Born in Edmonton, Influenced by China

How the simple green onion cake has become synonymous with our culinary scene

Illustration Vikki Wiercinski

When Siu To opened a restaurant in 1979, he had only one ambition. The former construction worker, who immigrated to Edmonton from northern China four years earlier, simply wanted to cook and serve the homestyle Mandarin cuisine he so greatly missed. But To had no idea that one of the eatery’s menu items would soon become the toast of Edmonton.

Almost the moment his now-cherished green onion cakes were scooped from To’s skillet, local foodies beat a path to the door of his Happy Garden restaurant in Parkallen to sample the appetizer. To then made a killing selling his cakes at Taste of Edmonton, the Edmonton Folk Music Festival and the Edmonton International Fringe Theatre Festival in the early 1980s.

“It caught us by surprise!” exclaims To, who has since moved on to create and run Fusion Innovative Food. “Even people who don’t like green onions tell me they enjoy green onion cakes!”

Today, much like smoked meat is to Montreal and chicken wings are to Buffalo, green onion cakes are synonymous with Edmonton. They’re requisite festival fare and are in dozens of local eateries, from Blue Willow Restaurant to The Underground Tap and Grill. The cakes were showcased in a Royal Alberta Museum exhibit on prairie Chinese restaurants in 2013, and profiled in Charlene Rooke’s book Edmonton: Secrets of the City. Bloggers as far away as Halifax acknowledge the green onion cake’s status in Edmonton’s culinary culture. But one local food fan wants to take the cakes to an even higher level.

“I feel it’s time the city officially pronounces green onion cakes as Edmonton’s official dish,” says creator Salma Kaida, who launched her project on the Make Something Edmonton website in 2013. “What I really want to see is some political initiative.”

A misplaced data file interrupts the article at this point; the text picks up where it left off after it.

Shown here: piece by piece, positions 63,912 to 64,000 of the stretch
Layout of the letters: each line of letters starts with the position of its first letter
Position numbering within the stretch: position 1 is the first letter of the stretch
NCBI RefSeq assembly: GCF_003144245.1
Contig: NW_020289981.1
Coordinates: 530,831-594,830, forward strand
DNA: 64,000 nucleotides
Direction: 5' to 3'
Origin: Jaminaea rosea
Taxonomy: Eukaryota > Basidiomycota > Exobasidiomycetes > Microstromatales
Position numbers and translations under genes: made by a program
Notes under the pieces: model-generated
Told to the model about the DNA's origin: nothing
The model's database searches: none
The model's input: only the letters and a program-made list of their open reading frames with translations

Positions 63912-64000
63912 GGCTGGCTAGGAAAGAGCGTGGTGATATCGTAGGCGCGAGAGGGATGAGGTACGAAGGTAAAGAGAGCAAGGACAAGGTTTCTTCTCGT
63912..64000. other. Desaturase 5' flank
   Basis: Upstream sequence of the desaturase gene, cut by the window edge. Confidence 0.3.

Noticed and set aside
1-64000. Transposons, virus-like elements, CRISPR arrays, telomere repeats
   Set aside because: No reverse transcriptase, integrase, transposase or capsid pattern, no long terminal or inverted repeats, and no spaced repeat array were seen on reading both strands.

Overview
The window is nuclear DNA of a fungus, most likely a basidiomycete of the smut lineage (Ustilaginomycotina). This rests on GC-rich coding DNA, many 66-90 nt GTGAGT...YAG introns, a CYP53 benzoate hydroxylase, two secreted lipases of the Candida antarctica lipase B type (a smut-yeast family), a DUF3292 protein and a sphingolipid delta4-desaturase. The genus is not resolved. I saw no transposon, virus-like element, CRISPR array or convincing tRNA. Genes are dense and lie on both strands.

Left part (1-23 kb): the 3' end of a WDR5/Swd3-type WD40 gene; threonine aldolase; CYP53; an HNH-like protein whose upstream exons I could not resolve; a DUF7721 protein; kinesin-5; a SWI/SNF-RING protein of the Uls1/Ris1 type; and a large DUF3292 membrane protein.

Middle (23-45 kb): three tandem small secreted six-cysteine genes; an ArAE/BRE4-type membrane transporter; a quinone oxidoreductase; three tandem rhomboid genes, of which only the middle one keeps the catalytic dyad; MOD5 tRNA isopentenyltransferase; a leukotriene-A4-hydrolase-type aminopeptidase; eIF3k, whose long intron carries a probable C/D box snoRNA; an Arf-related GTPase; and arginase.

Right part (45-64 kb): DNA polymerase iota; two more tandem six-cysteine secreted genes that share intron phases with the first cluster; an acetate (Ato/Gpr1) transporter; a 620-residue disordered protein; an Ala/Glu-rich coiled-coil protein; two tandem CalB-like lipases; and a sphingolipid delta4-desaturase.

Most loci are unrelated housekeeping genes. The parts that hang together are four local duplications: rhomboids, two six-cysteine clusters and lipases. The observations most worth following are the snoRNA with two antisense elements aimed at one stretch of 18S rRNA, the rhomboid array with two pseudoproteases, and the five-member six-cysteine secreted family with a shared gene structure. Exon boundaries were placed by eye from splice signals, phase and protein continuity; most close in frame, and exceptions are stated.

Kaida recently started an online petition, and her campaign is supported by Mayor Don Iveson, Councillor Scott McKeen and local media. She also has a few restaurateurs on her side, including Blue Plate Diner chef Cean Holmes, who agrees that, outside northern China, the cakes seem to be unique to Edmonton. 

“When I was living in Grande Prairie before coming here, I asked my wife what these green onion cakes were all about,” he says. “I’ve since seen them in Las Vegas and here and there, but not to the extent that they’re available in Edmonton. I couldn’t take them off the menu if I tried.”

If it’s mystifying why only Edmonton has embraced green onion cakes, it’s even more peculiar as to how a simple pan-fried dish made from little more than dough and green onions ever received this much attention in the first place. It’s common for fans to argue over their preferred cakes, which range from a flatbread to a pastry. The variance depends on whether the water used to make the bread is hot or cold – warmer water makes the dough rise higher.

To thinks the answer is in the straightforward contents. “I think it must be that it’s basically a tasty bread and the ingredients are very simple.”

However, Kaida believes the basics of a green onion cake are symbolic of the city’s character. “Green onion cakes are just like Edmontonians,” she says. “They lack pretense. They’re not trying to be anything. They just are.”

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